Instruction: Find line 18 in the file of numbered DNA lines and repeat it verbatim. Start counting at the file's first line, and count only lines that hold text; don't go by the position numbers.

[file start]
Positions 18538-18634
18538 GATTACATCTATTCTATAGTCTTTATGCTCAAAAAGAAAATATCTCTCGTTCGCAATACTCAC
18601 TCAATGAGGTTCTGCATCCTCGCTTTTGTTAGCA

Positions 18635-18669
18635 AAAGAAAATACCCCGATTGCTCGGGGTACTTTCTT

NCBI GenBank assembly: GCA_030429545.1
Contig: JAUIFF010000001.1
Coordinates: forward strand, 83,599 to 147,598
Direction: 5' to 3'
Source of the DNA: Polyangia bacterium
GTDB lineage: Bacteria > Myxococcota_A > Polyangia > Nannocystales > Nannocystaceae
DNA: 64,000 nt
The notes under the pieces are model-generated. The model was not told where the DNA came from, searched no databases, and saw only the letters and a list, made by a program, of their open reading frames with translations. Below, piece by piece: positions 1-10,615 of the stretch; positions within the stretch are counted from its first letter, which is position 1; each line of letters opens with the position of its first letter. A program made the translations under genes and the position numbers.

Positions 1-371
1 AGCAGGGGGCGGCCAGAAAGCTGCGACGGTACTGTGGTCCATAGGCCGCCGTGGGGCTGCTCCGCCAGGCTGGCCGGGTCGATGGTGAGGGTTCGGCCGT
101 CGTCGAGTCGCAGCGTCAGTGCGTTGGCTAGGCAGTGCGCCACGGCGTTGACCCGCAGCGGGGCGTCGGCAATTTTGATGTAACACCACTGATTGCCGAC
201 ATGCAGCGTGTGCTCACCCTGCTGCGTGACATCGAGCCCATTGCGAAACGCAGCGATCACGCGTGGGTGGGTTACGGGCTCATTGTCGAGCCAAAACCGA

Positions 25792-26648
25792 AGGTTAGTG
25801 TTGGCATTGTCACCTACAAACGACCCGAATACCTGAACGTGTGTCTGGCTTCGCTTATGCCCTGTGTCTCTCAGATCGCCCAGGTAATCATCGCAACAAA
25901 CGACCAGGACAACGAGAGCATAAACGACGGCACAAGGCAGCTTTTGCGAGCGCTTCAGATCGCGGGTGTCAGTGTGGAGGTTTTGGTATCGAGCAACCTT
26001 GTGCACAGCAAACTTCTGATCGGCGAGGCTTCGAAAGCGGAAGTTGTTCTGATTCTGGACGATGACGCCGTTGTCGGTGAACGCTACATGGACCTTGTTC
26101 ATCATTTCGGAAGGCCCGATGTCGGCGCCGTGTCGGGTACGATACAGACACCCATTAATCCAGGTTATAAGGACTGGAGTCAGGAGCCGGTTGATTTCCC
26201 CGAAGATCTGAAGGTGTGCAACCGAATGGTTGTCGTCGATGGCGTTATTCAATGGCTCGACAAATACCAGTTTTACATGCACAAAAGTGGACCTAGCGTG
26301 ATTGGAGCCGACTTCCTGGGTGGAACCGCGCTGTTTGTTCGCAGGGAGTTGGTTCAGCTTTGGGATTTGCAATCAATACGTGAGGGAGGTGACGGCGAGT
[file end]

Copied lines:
Positions 25792-26648